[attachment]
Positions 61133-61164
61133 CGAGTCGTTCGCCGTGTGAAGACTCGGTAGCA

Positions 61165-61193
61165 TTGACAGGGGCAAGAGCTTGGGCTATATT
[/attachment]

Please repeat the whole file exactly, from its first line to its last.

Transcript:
Positions 61133-61164
61133 CGAGTCGTTCGCCGTGTGAAGACTCGGTAGCA

Positions 61165-61193
61165 TTGACAGGGGCAAGAGCTTGGGCTATATT